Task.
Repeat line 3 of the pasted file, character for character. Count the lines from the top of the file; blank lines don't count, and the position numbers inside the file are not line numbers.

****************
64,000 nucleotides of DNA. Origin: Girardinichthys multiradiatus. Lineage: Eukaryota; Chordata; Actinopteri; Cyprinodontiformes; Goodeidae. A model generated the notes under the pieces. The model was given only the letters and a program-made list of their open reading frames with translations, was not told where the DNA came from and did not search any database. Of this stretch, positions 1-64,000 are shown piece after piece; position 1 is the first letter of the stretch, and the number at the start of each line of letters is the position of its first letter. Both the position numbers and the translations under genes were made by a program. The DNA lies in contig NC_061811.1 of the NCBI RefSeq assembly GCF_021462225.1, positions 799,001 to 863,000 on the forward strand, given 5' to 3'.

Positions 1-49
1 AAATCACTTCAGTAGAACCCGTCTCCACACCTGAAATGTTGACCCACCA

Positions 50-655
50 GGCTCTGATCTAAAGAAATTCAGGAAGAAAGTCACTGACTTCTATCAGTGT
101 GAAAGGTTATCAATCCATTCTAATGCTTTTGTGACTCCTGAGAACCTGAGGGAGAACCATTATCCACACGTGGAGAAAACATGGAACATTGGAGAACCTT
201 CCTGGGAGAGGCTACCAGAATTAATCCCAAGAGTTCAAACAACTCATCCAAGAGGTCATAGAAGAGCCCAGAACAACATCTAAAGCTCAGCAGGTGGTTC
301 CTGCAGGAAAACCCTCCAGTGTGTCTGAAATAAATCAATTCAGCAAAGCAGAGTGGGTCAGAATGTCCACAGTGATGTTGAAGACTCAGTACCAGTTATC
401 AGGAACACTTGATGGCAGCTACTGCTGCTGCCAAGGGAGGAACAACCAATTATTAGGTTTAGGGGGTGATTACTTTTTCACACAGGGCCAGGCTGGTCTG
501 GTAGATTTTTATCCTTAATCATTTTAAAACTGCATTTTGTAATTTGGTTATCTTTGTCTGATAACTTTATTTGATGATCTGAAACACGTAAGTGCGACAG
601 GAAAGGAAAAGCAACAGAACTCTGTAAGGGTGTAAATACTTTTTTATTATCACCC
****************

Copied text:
1 AAATCACTTCAGTAGAACCCGTCTCCACACCTGAAATGTTGACCCACCA